There are quite a few reasons why the Singapore takeover offer for the ASX should be approved, with suitable caveats.

Because of time differences, but especially the early deadlines in Australia, local business writers were not able to pick up the 6.1% fall in the price of the Singapore Stock Exchange share price yesterday in Singapore.

The deal raises all sorts of questions, some already tackled, especially by writers in the Fairfax broadsheets and the Australian Financial Review, and in a couple of instances The Australian.

The Singapore fall was strange given the way the market there is dominated by the MAS, which is the most powerful authority in the island state (apart from the Lee family). The MAS controls 23% of the Singapore Exchange and is the biggest shareholder.

It is a paranoid central bank, nowhere near as open as the Reserve Bank of Australia. In 1994, it obtained convictions under the country’s Official Secrets Act over the 1992 leaking of growth figures before their release:

The Singapore saga began on June 29, 1992, when the Business Times did something no Singapore newspaper had ever dared before: It published the official “flash estimates” of second quarter economic growth before the government released them. A few weeks later, seven investigators from the Internal Security Department walked into the office of Patrick Daniel, editor of the Business Times. And in Shenton Way and Raffles Place, the financial community realised that leaks would not be tolerated, even if it meant a costly trial of, in the attorney-general’s words, “five distinguished gentlemen”.

The defendants were Daniel; Business Times economics correspondent Kenneth James; economists Manu Bhaskaran of Crosby Securities Pte. Ltd. and Raymond Foo of Crosby Research Sdn. Bhd.; and the respected director of the Monetary Authority of Singapore’s economics department, Tharman Shanmugaratnam. The government could not prove that Shanmugaratnam actually communicated the confidential data to Bhaskaran at a meeting, but he was found guilty of “negligence,” or as a local wag put it, “keeping his desk untidy.” Bhaskaran, who took the naughty peek, and Foo, who got the information from his colleague, were found guilty of receiving the information and passing it on to James, who sent an electronic mail message to Daniel. In its defense, the newspaper said it decided to run the story after a senior government official told a correspondent that the corporate sector’s “rah rah feeling” needed to be curbed.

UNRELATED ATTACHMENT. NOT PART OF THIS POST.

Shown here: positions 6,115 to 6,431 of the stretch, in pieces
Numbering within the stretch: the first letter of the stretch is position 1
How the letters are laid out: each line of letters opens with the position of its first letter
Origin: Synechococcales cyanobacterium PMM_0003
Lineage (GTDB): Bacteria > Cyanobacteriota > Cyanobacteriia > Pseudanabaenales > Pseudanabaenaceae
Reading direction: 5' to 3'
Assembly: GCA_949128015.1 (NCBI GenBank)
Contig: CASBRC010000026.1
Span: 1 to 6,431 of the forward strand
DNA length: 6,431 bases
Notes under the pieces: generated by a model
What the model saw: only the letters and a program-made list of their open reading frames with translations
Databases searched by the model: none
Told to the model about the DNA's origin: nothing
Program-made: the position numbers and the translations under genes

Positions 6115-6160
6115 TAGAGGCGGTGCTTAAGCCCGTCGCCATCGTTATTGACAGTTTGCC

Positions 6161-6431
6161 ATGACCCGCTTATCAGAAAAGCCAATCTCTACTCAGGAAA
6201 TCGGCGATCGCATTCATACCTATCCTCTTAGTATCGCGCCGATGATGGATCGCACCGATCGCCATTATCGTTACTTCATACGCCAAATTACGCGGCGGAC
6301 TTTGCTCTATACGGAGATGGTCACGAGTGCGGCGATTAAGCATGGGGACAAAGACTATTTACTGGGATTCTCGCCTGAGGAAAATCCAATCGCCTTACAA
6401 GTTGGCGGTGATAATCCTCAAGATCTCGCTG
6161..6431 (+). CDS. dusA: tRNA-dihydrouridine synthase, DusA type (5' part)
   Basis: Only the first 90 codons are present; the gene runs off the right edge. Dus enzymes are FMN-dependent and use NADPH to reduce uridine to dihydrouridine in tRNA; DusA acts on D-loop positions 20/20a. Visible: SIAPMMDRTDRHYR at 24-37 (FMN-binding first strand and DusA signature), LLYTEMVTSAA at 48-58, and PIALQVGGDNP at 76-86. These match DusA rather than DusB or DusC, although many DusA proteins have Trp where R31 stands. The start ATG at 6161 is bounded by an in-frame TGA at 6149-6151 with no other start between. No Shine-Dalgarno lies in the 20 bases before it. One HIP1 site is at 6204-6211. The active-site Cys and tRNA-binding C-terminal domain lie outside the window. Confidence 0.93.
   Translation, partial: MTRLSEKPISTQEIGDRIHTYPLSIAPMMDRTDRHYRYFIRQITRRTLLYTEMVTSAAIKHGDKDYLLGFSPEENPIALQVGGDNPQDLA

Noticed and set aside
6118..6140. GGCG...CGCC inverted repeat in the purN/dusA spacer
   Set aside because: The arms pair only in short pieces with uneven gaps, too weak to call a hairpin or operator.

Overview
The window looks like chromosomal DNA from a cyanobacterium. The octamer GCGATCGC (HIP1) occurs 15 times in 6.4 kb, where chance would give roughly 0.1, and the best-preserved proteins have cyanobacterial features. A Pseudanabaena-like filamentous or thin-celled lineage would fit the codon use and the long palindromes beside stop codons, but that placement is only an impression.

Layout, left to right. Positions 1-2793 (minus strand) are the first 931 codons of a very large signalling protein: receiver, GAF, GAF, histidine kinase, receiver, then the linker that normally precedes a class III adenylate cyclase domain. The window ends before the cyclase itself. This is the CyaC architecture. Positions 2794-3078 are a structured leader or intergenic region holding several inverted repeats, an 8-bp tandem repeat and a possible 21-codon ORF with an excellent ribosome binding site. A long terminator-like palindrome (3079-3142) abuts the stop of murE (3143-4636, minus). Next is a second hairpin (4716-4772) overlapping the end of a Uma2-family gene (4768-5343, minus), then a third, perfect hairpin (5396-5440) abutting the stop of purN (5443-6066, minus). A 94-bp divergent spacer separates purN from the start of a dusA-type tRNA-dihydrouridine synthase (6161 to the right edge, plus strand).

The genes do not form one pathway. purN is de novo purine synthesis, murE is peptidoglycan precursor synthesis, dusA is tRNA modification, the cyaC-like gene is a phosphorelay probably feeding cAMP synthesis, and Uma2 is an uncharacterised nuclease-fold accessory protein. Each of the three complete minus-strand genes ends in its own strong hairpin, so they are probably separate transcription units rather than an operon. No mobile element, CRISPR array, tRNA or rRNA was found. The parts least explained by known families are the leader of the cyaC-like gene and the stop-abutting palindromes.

The trial showed that none of the accused had profited from inside information and that publication did not move the stock market in any way. The five men were let off with fines after Attorney General Chan Sek Keong — who took the unusual step of prosecuting the case himself — surprised the court by saying: “I would not go so far as to say that a custodial sentence would be the correct sentence.

That put Singapore on a par with China, which in 1994 jailed a Hong Kong newspaper reporter for 12 years after a secret trial for allegedly “stealing state secrets” on gold sales and interest rates.

The same article finished with this remark: “Senior Minister Lee Kuan Yew offers further advice. He has warned private sector economists not to act as ‘pressure groups’ to influence government policy.”

This is a problem the federal government will have to sort out before approval is given; the extraterritoriality of Singapore laws in Australia, not securities laws, but the Official Secrets Act because all ASX employees will be employees of the SGX and presumably subject to Singapore law.

Perhaps the major issue (and again raised by the Sydney Morning Herald) is where capital for the Australian exchange’s clearing house will be held. The paper quoted a Sydney broker as saying ”One of the key issues will be where is the clearing entity capital maintained… In other words in the event of a default on the ASX will participants have capital reserves to call upon.”

The Reserve Bank would ”want that to remain in Australia”, the broker said. And yes it would. That was not mentioned yesterday, and could very well see the whole deal fall over.

The capital for the clearing house has to remain in Australia and not be pooled with that for the smaller Singapore Exchange.

And there is one last question: given the MAS controls 23% of the Singapore Exchange, what would have been the reaction if the ASX (which is larger in terms of every metric, except price earnings ratio and market value) had bowled into Singapore and launched talks aimed at a takeover, which is what the SGX did?

The MAS would have objected because it would have meant its control over the Singapore Exchange and part of the country’s financial system would pass to Australia. So why are we thinking it should be any different here?